Vincent Price gives an atypically restrained performance as the sole survivor of a worldwide plague that revives its victims as bloodthirsty vampires. During the day, he canvasses his abandoned hometown, tracking down and stalking his former friends and neighbors, always making sure to return before nightfall, when the dead rise to assault his fortified house. Hope arrives in the form of an apparently normal young woman (Franca Bettoia), but her agenda proves to be even more sinister than that of the vampires.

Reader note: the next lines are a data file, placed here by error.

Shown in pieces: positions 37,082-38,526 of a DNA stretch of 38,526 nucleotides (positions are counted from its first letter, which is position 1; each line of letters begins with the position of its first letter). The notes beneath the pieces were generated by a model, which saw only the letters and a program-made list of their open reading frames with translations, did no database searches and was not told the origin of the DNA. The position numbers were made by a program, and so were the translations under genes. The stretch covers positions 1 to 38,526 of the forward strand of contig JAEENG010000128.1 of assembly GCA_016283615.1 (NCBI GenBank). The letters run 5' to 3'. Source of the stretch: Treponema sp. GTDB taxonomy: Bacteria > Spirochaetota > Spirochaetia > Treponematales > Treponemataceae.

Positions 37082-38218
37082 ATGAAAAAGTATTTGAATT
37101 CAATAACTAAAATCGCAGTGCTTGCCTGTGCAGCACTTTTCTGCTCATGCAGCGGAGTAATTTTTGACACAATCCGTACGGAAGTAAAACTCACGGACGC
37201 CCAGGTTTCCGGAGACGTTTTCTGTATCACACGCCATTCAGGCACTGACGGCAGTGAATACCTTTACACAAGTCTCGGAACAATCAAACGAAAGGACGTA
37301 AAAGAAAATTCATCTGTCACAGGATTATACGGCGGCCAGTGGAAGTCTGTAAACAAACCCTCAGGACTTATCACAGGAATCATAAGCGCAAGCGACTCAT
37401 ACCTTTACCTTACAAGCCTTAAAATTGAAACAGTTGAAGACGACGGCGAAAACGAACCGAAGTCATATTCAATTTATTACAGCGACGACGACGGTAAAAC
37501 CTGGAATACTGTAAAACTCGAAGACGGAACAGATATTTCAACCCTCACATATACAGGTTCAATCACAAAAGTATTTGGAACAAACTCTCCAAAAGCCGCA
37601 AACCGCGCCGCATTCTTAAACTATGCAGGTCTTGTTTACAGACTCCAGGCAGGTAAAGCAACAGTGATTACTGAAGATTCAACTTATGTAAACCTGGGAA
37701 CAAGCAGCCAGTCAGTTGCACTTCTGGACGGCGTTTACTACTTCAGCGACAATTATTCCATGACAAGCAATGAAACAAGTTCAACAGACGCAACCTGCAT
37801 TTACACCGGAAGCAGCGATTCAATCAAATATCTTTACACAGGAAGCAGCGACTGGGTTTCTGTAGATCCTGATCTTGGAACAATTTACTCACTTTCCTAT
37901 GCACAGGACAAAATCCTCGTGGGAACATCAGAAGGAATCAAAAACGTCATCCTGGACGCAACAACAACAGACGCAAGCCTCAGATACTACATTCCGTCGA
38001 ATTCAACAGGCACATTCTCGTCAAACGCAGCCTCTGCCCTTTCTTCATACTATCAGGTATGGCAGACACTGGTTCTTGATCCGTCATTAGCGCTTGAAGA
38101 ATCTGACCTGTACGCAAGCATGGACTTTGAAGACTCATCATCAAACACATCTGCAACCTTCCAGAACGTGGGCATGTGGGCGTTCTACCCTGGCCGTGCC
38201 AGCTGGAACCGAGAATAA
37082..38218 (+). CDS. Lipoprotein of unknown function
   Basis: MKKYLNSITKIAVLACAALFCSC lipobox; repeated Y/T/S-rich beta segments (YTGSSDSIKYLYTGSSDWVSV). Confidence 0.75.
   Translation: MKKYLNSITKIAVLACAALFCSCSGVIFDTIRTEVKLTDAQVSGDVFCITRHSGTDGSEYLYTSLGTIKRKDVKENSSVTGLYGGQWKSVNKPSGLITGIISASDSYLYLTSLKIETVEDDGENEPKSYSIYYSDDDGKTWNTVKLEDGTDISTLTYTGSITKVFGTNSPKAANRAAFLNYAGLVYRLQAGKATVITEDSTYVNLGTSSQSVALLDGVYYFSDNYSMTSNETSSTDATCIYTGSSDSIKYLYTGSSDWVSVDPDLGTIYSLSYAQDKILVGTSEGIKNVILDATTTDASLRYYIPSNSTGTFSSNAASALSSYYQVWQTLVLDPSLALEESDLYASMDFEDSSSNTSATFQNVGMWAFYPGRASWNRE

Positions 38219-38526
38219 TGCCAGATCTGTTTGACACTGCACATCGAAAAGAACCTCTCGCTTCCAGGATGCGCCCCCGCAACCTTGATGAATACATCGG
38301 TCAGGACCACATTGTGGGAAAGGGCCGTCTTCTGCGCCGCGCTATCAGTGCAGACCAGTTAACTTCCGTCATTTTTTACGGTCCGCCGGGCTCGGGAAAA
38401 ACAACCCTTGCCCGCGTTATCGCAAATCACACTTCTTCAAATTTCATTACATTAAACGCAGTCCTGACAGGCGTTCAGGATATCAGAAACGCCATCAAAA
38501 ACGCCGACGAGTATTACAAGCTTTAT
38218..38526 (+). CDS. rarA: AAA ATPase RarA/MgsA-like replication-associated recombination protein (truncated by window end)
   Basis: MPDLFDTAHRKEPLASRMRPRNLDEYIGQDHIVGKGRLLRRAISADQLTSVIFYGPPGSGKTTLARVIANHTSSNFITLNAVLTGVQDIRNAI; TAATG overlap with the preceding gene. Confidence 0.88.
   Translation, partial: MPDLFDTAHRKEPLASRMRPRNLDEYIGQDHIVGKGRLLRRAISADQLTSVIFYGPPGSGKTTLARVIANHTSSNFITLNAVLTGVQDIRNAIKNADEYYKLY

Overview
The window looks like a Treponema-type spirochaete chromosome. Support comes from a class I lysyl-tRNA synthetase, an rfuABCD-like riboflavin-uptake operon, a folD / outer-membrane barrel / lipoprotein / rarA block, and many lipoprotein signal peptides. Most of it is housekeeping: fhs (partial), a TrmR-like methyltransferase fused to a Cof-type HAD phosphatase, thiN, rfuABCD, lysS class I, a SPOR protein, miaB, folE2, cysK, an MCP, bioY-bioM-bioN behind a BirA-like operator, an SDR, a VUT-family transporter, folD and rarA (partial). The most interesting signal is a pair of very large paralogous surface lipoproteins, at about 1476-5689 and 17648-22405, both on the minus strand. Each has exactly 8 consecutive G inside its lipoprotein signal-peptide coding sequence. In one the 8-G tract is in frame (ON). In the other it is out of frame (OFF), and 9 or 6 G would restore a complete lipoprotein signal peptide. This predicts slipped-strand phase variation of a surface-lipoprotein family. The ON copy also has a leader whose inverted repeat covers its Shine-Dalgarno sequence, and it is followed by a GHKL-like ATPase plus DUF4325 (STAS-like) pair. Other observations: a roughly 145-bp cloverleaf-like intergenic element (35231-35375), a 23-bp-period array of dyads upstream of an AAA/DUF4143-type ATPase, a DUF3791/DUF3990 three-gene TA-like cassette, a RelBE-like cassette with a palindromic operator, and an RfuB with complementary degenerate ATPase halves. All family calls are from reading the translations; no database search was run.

The Last Man on Earth is based on the 1954 novel by coscripter Matheson (whose displeasure with the final product spurred the use of a pseudonym), this Italian-made production is best known for its influence on George Romero's Night of the Living Dead. The similarities between the two films go beyond the presence of shuffling zombies and housebound heroes; both feature taboo-breaking scenes of inter-familial murder, and both end on bleak, dystopian notes. While The Last Man on Earth lacks the political and darkly satirical shadings (and graphic gore) that make Night of the Living Dead a more memorable experience, the combination of Bava-esque Gothic atmosphere and bleak, documentary-style camerawork by directors Ragona and Salkow (the brother of Price's agent Lester Salkow) lend themselves to moments of pure frisson that compare laudably to Romero's film. Matheson's novel also provided the source material for the awkward 1971 Charlton Heston vehicle The Omega Man. A planned third version, helmed by Ridley Scott and starring Arnold Schwarzenegger, was shut down in its earliest stages due to skyrocketing budget costs.